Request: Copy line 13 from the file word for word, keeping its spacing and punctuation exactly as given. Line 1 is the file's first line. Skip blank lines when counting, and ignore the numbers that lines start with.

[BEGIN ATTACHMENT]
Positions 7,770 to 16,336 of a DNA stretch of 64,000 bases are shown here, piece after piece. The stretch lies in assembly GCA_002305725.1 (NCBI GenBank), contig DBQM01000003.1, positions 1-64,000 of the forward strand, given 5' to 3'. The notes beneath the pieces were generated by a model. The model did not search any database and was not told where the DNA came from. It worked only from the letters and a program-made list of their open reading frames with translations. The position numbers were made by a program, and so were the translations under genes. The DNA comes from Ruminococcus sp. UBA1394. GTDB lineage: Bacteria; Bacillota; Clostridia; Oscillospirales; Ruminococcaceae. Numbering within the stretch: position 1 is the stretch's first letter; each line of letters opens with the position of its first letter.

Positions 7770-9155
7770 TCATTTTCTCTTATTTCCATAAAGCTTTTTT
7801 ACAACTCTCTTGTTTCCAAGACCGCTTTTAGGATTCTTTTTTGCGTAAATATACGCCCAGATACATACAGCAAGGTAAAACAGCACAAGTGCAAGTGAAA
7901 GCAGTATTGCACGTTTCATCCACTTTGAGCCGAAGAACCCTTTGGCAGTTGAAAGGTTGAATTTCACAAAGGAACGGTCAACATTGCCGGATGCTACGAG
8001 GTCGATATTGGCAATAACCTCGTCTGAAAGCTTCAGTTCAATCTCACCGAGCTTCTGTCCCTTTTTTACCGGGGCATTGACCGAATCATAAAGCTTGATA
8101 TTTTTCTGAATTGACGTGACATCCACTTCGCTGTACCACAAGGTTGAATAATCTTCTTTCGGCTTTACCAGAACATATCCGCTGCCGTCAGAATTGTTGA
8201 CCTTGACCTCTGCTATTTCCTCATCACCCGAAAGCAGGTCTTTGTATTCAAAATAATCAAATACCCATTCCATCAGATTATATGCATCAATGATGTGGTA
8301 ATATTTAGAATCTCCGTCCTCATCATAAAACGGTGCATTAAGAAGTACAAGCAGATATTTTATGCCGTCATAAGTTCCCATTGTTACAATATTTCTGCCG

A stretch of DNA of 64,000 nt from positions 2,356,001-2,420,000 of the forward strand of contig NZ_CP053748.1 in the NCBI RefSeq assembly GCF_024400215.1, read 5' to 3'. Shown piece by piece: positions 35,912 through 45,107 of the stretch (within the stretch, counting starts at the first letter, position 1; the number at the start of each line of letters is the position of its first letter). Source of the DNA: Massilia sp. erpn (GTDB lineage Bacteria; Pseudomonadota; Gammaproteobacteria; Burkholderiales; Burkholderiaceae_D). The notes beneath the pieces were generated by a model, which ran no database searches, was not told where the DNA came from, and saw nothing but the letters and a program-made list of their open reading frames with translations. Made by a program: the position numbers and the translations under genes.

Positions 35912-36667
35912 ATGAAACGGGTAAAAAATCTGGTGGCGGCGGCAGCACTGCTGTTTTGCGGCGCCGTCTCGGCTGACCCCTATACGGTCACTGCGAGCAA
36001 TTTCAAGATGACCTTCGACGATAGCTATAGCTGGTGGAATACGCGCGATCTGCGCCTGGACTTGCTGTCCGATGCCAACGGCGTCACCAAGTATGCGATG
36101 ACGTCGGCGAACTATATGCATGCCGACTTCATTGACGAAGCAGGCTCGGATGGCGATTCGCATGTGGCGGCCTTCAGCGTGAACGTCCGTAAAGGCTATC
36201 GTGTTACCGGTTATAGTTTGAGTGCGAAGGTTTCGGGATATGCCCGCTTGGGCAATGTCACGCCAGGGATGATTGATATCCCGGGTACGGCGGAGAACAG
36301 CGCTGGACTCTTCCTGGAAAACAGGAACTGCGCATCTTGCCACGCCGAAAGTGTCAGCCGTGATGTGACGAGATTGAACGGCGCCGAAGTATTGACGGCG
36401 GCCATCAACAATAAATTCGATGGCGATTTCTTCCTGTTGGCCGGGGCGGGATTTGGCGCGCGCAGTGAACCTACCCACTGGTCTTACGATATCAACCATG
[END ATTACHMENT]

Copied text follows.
36001 TTTCAAGATGACCTTCGACGATAGCTATAGCTGGTGGAATACGCGCGATCTGCGCCTGGACTTGCTGTCCGATGCCAACGGCGTCACCAAGTATGCGATG